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Managing your Career after 50
Career Strategies Critical for Your Financial and Personal Well Being

"The major reason for setting a goal is for what it makes of you to accomplish it. What it makes of you will always be the far greater value than what you get." ---Jim Rohn

Managing your Career After 50

Successfully managing your own career after 50 is critical for your financial and personal well being. Yet it is rarely pursued on a strategic or informed basis.

Career planning is more and more the responsibility of the individual. Particularly, since most people today end up working for many employers. The overall basis for more successful career management includes developing career plans that are applicable at different stages in your career.

Although living in the information age, there is few comprehensive career information and planning resources available online. Exploring career opportunities versus job information is more readily available once you have focused on a career path, such as technology or even further, within a specific industry.

Career training in college consists largely on how to interview and write a resume. There seems to be limited formal training programs available about career choices. 

When employed the employer generally provides training, successive jobs, and a defined career ladder to the degree that it unites with the organization's needs and objectives. Career coaches mainly work via large employers and focus on building leadership skills, not generally on developing career plans.

Outplacement counselors generally help people focus on job searches rather than career plans. Recruiters are looking to fill job positions with top candidates for employers who are their clients and normally do not provide career planning services for individuals.

Career Planning Three Major Phases

We can generally fit career planning as having three major phases: early stage from ages 16 to 33; middle, from 34 to 50; and later, beyond 50.

Many times, early career choices are highly influenced by parents, relatives, teachers or close friends. The choices of technical schools, colleges or graduate schools, as well as majors, begin to focus interests for career paths. It is important, in the early stages of a career planning, to carefully make choices, as initial decisions can have a major impact on longer term career success and ultimately, happiness.

Midlife career planning and effort usually reflects the initial experiences and jobs one has had with his or her early career. It generally is an extension of that experience. At this stage, there may be a thread of a career track, but job moves and knowledge growth during this phase that are not well planned or executed can result in important limits to career-growth.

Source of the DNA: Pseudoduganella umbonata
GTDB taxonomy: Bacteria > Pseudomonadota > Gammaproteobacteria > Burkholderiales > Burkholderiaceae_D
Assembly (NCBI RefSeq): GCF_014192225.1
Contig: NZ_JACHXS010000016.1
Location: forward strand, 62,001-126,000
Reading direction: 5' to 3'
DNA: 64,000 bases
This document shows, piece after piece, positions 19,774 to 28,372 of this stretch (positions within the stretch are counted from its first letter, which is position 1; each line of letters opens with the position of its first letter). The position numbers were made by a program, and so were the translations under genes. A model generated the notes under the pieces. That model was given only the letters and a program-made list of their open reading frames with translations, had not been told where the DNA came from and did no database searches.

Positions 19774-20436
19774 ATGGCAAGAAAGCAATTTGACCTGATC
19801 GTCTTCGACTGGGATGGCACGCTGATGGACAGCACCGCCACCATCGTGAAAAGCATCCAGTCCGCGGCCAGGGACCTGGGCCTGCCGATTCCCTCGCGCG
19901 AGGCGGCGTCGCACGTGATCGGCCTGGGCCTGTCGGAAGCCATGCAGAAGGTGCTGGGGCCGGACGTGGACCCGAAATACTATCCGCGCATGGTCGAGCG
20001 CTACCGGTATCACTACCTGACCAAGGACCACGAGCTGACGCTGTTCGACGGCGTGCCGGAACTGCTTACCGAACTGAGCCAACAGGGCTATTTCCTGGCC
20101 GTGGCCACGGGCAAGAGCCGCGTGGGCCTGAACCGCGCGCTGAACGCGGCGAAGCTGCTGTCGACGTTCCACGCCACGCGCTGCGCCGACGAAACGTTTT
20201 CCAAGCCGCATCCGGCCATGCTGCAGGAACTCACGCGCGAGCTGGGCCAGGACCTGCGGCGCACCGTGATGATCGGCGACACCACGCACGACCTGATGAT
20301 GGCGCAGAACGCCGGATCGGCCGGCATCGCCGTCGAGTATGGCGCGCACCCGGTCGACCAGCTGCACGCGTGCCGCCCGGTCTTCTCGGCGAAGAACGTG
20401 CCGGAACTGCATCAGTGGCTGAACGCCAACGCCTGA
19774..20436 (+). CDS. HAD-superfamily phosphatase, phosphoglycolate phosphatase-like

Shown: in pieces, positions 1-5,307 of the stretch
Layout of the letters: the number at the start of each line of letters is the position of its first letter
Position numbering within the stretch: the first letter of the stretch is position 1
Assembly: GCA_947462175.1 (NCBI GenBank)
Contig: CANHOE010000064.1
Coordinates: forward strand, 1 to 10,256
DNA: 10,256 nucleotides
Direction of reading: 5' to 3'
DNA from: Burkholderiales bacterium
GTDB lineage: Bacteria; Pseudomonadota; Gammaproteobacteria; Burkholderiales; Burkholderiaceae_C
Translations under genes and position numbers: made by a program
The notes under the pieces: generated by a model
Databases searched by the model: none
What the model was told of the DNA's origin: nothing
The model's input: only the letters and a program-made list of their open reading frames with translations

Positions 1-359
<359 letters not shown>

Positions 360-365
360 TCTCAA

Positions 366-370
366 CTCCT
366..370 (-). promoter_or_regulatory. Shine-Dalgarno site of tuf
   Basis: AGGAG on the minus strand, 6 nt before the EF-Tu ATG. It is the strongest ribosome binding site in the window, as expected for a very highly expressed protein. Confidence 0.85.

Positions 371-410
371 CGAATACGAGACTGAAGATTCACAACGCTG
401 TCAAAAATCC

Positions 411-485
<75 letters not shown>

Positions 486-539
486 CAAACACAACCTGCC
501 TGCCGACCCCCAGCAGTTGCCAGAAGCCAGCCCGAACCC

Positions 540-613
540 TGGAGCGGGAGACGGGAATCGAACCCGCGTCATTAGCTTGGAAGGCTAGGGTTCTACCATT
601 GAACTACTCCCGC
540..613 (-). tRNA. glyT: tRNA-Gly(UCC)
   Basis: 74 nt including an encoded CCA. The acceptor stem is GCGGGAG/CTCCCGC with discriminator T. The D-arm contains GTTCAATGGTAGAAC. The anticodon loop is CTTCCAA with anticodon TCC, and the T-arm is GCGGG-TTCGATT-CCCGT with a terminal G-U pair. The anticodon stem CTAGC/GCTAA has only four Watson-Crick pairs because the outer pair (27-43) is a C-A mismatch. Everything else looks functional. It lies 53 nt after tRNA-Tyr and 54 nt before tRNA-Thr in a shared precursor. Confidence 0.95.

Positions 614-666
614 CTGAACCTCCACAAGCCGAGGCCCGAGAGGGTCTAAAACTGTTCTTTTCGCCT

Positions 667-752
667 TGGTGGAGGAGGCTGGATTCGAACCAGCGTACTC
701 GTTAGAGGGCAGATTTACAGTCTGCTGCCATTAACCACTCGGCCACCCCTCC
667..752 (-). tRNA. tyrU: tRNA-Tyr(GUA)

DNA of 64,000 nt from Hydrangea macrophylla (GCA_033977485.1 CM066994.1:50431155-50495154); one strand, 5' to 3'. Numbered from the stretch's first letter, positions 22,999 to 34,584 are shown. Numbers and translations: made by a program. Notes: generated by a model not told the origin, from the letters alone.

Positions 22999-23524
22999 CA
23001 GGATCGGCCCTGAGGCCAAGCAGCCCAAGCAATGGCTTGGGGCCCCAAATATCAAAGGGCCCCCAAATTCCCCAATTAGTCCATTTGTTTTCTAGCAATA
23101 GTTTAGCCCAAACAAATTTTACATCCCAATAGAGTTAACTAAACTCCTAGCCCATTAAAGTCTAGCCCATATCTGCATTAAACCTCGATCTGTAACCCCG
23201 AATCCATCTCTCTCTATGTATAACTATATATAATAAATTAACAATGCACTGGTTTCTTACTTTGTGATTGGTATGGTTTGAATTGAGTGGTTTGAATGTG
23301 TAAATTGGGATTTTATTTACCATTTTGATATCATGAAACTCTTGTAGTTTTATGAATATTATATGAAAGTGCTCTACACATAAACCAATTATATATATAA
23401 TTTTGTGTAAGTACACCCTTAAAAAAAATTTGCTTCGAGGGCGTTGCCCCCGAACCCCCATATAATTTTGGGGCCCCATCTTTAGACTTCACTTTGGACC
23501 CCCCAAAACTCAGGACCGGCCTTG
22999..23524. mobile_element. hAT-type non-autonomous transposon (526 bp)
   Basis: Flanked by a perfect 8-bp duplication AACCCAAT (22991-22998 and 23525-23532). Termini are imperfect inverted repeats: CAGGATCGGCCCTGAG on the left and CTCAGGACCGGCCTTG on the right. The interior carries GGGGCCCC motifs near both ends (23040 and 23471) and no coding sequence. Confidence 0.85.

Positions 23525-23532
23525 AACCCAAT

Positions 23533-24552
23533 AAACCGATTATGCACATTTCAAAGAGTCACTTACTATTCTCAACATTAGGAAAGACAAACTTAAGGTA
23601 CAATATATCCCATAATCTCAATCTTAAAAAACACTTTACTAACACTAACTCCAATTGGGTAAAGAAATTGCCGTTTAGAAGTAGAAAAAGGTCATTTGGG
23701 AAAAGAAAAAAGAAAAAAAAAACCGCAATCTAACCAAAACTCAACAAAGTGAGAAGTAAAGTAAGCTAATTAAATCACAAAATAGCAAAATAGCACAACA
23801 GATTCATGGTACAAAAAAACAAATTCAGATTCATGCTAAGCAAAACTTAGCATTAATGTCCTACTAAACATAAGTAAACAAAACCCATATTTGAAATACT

Late-stage after 50 career planning frequently results from the need to find the right position in one's career after an early retirement or a reduction in force. Career choices at this stage generally reflect more entrepreneurial, part time, and sometimes flexible working arrangements.

Summary Career Planning

This is when traditional employment limitations as well as long developed interests come more into focus. Career planning at each stage of a person's working career can best be analyzed by considering the following:

(1) Take stock of your career. Define your career and objectives at regular intervals preferably at least once a year. Do it in writing.

(2) Research and identify possible career options that could meet those career objectives.

(3) Evaluate your skills, personality, training and experience. Develop a plan so you can pursue your career objectives.

(4) Make a decision as to which career options are the best. Build a plan in the near, medium and long term to reach your career objectives.

(5) Be flexible as you monitor your progress in managing your career after 50.

Refine the plan, challenge yourself. It's critical for you to invest in career planning during each stage of a successful career for short-, medium-and long-term achievement. Ask yourself, are you following a well defined career road map or simply working a succession of jobs? If you said yes to the latter, it's never to late to get started on your career change planning.

John Groth
May 13, 2011

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